August 18, 2022

How NOT to write a project proposal

A while back, I had a leaky hose spigot on the front of my house.

I called a plumber named Travis who came out and gave me an estimate.

It looked like this:

Bring meter to code. Install residential dual check valve, raise meter out of pit, pex tubing along ceiling to water heater and connect to existing water lines with an potable expansion tank. Also hose bib for the front house.

Estimated Price $1,422.38

This estimate is a great example of how not to quote a job.

Here’s why:

Travis focused on the activities that he would undertake on my behalf.

He described plumbing parts that I don’t care about using terms that I don’t understand.

It was a bunch of jargon that would be meaningless to anyone but another plumber.

His “price” was actually not a price, it was an estimate - and yet, somehow it was comically specific.

It implied to me that he was using some formula and made me wonder if he really knew what he was doing, or was just following some playbook.

Even worse, he said absolutely nothing explicitly about whether any of this would solve my problem, and if so, for how long!

Here’s what I wish Travis’ quote had said:

Situation Appraisal:

Your front hose spigot is leaking. This is wasting water, creating a muddy mess in the front yard, and could start leaking into the finished basement through the foundation. You can’t use the hose until the spigot is fixed because you fear you won’t be able to shut it back off. Or worse, if you try to shut it off too hard, it might break off an become an emergency situation requiring you to shut off all water to the house for days.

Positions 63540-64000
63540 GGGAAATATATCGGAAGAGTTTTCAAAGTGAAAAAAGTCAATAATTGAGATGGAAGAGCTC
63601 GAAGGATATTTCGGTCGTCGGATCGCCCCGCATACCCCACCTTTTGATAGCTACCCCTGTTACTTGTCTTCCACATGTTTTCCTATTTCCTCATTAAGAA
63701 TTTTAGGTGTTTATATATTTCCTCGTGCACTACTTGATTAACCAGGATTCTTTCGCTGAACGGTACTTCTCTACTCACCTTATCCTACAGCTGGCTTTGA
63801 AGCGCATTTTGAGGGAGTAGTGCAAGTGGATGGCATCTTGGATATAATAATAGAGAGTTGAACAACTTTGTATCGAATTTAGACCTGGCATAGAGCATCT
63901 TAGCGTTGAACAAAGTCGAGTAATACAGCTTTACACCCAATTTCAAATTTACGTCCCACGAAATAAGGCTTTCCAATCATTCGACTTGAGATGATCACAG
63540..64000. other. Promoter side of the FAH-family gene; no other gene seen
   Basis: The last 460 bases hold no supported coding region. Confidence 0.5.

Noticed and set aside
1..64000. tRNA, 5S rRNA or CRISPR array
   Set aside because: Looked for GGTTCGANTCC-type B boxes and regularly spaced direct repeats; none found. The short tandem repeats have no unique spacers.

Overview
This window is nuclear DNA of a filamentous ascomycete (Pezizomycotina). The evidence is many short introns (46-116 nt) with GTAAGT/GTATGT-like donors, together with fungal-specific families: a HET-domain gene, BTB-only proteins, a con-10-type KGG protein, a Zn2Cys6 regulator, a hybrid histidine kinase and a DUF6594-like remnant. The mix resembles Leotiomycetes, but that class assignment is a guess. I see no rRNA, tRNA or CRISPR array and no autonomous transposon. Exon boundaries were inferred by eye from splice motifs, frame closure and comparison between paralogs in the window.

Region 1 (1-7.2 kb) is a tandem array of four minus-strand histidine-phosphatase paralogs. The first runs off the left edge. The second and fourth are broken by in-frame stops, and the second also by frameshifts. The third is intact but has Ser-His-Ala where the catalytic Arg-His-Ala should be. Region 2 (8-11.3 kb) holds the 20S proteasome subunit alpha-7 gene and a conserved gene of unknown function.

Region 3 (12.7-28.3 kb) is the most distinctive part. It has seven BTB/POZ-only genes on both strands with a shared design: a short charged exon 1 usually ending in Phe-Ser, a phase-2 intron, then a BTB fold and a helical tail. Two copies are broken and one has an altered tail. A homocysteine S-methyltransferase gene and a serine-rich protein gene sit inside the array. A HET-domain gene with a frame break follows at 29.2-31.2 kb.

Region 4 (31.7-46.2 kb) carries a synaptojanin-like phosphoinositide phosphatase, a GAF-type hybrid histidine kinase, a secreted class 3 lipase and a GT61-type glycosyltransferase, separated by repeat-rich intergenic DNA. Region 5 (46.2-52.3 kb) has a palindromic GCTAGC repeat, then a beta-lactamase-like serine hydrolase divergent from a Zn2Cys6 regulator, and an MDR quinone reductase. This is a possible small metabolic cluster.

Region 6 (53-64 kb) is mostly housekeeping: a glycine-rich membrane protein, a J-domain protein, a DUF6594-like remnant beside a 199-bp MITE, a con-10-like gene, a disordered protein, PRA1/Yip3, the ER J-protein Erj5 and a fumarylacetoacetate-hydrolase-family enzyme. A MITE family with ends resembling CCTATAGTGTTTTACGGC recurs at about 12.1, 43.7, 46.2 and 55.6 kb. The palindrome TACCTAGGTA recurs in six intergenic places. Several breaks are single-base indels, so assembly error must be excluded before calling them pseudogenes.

Proposed Solution:

I will replace the old hose spigot with a new one that has the following characteristics:


As a valued customer, you are additionally entitled to the following bonuses free of charge:

Your Guaranteed Final Price: $1500

See the difference?

My rewrite speaks to the homeowner’s immediate pains and lurking fears.

There is no plumbing jargon.

The focus is on the homeowner’s desired outcome, not the parts and labor delivered by the plumber.

Mine is “you-focused”(i.e., focused on the value for the buyer) and Travis’ is “me-focused” i.e., focused on the costs for the seller).

Being you-focused is not always easy because it requires empathy and understanding... but it’s much more effective for closing deals and increasing value and raising prices.

Also note how my version makes price shopping difficult for the homeowner.

It would be easy for me to take Travis’ actual estimate to other plumbers to see if anyone wanted to beat his price.

He has reduced his quote to parts and labor and therefore presented himself as a commodity.

Conversely, my rewrite would be nearly impossible to shop around. It doesn’t list parts or labor. Other plumbers are unlikely to bundle in the value-added services.

Making an apples to apples price comparison would not be a realistic option.

What happened?

Because of his jargon-filled, parts and labor, “no benefits” estimate, I didn’t hire Travis.

Had he given me the jargon-free “benefits focused” quote, I would have jumped at it!


Are you up for a quick homework assignment?


Go back and look at the last few proposals you sent out. As you read though them, ask yourself:

If so, you’re writing proposals like Travis.

Don’t be like Travis.